Words Worth Reading

Sometimes The Best Thing You Can Do For Yourself Is Nothing

 The brilliant author, coach and mentor Judy Klipin writes about taking time-out, to take stock.  

“Next time you are feeling over-worked, over-committed and overwhelmed, take some time to stop. To breathe. To come back to yourself.”

Read more here.

Encore!

-By Sunél Veldtman

Our first Encore workshop was a huge success given the positive response from attendees. We covered all aspects about planning for the second half of life, including emotional well-being, purpose and health and we took a thorough journey through the financial preparation for retirement.

We hope that the workshop contributed to new plans and dreams for many for the final stretch of their lives. I found Dr Motara’s presentation on holistic health and aging specifically enlightening. He highlighted the importance of holistic well being and our ability to control the aging process. He put the power of aging well in our own courts. His approach underlines our own thinking about the Encore years – that we need to plan for all aspects of our lives to be in balance. Enough money is not enough.

Many of the attendees have asked for the presentation slides. Click on the links below to read these – and feel free to share with any friends who may have missed out this year. We hope that you can all make it next year.

 

Session 1: Sunél Veldtman’s presentation

Sunel Veldtman

Session 2: Elke Zeki’s presentation

Elke Zeki

Session 3: Dr Riaz Motara’s presentation

Dr Motara

 

Quarter 2 Review 2017

By Thiart van der Merwe

A captured state exposed by a trail of emails in the hundreds of thousands. The #GuptaLeaks made headlines almost every day in major newspapers throughout the quarter. Shocking revelations of kickbacks received to Gupta-linked companies and generous gifts and holidays paid for to secure more lucrative deals just highlighted the corrupt web the ANC finds itself in.

Source: Zapiro in Daily Maverick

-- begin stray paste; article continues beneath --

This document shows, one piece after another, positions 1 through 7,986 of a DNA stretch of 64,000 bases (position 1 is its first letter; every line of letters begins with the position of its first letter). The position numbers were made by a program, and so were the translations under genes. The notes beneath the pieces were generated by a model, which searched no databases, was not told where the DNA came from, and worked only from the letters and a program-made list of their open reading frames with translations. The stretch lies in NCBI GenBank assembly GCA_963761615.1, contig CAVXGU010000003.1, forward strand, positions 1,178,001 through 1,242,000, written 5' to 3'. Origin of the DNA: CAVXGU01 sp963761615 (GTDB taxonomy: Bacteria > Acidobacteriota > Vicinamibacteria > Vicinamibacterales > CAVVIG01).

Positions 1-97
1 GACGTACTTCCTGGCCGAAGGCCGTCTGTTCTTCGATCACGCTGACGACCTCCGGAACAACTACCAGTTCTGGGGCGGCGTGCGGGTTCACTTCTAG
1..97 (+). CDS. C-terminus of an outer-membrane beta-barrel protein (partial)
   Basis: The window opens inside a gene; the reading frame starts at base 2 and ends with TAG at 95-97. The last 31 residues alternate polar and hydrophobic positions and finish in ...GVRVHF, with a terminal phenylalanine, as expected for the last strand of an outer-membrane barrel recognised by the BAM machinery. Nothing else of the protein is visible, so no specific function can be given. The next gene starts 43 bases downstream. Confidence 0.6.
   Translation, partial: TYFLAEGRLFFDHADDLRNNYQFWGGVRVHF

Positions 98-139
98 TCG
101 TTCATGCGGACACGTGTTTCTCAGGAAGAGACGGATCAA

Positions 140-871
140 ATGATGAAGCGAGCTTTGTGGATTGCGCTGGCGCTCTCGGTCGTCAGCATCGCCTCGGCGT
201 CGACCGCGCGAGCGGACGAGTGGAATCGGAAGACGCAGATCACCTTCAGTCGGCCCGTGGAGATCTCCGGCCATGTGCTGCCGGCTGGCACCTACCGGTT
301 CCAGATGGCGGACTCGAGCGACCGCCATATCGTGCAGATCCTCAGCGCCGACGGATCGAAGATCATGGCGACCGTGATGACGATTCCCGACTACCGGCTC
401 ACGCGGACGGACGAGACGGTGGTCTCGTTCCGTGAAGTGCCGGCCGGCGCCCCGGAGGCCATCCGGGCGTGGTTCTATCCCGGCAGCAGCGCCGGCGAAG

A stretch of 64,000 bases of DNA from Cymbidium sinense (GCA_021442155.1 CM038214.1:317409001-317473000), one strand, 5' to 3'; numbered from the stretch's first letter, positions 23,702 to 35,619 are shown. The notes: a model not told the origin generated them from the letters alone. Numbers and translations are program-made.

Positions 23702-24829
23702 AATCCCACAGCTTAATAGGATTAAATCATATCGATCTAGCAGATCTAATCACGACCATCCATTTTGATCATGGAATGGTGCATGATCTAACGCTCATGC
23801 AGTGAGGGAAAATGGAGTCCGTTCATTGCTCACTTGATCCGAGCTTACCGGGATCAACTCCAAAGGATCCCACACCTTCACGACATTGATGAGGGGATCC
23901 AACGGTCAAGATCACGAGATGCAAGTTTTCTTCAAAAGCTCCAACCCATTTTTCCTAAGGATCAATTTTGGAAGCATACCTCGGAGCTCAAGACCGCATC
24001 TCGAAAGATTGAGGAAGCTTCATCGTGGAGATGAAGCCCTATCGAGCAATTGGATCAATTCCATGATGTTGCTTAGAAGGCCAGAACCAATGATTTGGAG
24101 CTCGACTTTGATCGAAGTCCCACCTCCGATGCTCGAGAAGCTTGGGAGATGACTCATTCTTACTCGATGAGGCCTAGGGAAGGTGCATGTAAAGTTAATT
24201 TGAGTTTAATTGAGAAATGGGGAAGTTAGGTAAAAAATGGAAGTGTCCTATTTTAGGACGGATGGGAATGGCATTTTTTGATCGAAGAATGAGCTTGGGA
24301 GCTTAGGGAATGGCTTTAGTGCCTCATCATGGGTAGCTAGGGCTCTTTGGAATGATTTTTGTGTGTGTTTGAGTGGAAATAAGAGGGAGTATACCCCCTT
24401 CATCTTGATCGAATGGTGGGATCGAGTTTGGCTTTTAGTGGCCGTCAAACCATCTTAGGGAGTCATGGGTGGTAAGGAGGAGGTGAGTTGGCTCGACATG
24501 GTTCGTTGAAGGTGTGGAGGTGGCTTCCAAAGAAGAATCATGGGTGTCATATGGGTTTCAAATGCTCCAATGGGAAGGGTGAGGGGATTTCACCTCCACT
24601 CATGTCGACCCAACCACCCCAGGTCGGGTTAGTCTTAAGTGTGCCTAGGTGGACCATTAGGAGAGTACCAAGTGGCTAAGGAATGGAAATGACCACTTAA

After the 2007 ANC National Conference, a faction of the ANC broke away forming COPE showing their dis-ease with the president elect at the time. In 2013 an expelled youth league president started the EFF as a breakaway party from the ANC. With as much division, it is difficult to imagine a united ANC after their 54th National Conference this December.

We anticipate increased revolutionary rhetoric and policy uncertainty in the run up to December. No candidate can win this election with a ‘business as usual’ campaign.

In June, the Minister of Mineral Resources gazetted a revised mining charter that was widely criticized specifically citing a lack of consultation. The main concern was around BEE ownership of 30% at all times with a clause including naturalized families as BEE benefactors, which suggested a certain family being the major winners. Markets responded badly with resources dropping significantly. Within a week our newly appointed Public Protector sent the Rand into a frenzy when she overreached and called on a constitutional change to the Reserve Bank mandate. On both counts we saw sanity prevail with the Public Protector going as far as following through with her predecessor’s recommendations by opposing Zuma’s application for a review of the State Capture report’s recommendations. These stories will certainly develop leading up to the conference in December.

International

Globally we saw a victory for the Eurozone as Emanuel Macron became the youngest president of France. With that France remains in the Eurozone and avoided the right wing rhetoric that has become louder over the last couple of years. With Netherlands opting for the Euro earlier in the year – these are positive developments for economic stability in the region. From the European Central Bank comments it would seem as if economic recovery is on track. People are however worried about the possibility of tightening its policy that will lead to reduction in the quantitative easing currently at around 60 billion per month.

Theresa May’s attempt to strengthen the Conservative Party in a snap election, backfired badly. The Tories lost out at the polls and did not secure a majority of the votes; they had to broker a deal with the Democratic Unionist Party to maintain their majority. The Tories had to rethink their strategy on Brexit and plan for a more accommodating approach on their initial “hard Brexit” stance.